No need to go through all the gyrations, since Bob's public key is public
and known to her. She can perform chosen plaintext attack on the key all
she wants, with specialized tools and hardware. No need to only use known
session keys for whole messages encrypted by PGP; just run RSA or DSA
yourself on any chosen material.
It is a fundimental requirement that a public key algorithm be able to
withstand such an attack. The existance of a "weak block" would imply
that the function is not one-way after all.
--John
"vedaal" <vedaal(_at_)hotmail(_dot_)com>
Sent by: owner-ietf-openpgp(_at_)mail(_dot_)imc(_dot_)org
08-20-2002 04:40 PM
To: <ietf-openpgp(_at_)imc(_dot_)org>
cc:
Subject: possible new type of pgp plaintext attack ?
atfer reading the paper on the pgp reply/plaintext attack, was wondering
if
there might be an additional way to mount a different type of plaintext
attack,
which is independent of the recipient's reply:
consider:
Alice pgp encrypts a message to Bob, and by default, simultaneously to
herself.
Alice can use gnupg to obtain the session key for the message, by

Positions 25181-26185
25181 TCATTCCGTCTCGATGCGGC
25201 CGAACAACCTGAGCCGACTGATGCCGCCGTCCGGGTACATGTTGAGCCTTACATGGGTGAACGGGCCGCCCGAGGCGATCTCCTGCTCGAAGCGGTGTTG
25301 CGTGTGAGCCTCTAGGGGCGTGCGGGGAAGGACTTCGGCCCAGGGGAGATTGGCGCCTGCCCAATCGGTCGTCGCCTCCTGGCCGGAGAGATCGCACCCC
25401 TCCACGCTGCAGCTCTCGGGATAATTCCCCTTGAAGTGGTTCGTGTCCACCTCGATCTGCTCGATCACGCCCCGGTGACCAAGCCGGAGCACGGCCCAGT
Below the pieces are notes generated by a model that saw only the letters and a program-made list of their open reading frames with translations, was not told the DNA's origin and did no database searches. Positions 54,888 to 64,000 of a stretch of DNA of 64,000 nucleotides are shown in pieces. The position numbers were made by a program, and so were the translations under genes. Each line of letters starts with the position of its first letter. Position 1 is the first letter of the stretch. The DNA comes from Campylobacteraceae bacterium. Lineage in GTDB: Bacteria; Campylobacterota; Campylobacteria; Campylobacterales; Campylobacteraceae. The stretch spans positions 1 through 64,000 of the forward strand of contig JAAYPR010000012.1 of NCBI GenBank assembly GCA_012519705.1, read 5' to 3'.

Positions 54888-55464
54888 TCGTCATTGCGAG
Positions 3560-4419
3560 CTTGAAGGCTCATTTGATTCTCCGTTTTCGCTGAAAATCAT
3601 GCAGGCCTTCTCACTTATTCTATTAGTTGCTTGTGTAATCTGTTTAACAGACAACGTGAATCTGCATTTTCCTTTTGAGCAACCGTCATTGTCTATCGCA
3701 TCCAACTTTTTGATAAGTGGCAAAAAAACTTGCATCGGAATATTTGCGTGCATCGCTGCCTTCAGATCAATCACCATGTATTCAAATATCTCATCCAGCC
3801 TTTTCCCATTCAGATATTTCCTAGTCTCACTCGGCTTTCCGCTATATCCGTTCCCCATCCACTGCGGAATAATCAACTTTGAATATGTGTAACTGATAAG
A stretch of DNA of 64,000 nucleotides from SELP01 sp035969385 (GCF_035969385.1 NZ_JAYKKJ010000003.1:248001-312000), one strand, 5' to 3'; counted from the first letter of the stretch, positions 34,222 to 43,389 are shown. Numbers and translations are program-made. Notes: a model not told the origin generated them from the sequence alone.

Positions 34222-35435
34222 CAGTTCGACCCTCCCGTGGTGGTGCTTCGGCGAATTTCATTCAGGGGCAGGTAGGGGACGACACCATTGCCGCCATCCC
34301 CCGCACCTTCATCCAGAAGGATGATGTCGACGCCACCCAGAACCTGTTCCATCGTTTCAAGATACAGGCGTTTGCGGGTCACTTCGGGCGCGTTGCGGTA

decrypting the default encrypted message to her own key.
The session key, can now be used as a known plaintext,
the packet of the session key encrypted to Bob's public key, is the
ciphertext,
and Bob's [ private key + passphrase hash ] the unknown, that is sought.
now,
if we assume that:
(a) Alice can use a watered-down implementation of pgp that does not use
'salt'
and
(b) Alice can intentionally use a flawed 'crackable' algorithm to encrypt
to
Bob's key
{like using an 'experimental algo' in gnupg, but finding/making one that
is
easily cracked, or trivial to begin with}
then,
is it possible for Alice to retrieve Bob's [private key + passphrase
hash],
which could then be used to decrypt other messages encrypted to Bob's key
?
TIA,
vedaal